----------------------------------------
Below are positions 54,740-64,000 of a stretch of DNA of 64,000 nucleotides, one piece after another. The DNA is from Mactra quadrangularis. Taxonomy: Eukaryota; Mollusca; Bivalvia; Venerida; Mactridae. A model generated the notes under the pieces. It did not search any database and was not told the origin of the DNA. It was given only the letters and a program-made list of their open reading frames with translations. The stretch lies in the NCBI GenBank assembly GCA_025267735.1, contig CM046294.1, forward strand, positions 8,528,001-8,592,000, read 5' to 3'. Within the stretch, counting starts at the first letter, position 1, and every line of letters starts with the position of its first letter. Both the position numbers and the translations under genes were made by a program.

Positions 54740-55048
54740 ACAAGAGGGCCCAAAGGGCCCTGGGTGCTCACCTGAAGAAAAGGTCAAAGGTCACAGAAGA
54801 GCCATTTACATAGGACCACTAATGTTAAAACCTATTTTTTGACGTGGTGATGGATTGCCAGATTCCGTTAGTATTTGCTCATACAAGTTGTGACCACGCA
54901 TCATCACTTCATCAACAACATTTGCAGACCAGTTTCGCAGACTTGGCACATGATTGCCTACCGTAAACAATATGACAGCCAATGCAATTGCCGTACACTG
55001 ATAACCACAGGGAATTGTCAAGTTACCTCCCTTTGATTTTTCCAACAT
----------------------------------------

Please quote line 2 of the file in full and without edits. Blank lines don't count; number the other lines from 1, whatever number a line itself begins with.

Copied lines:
Positions 54740-55048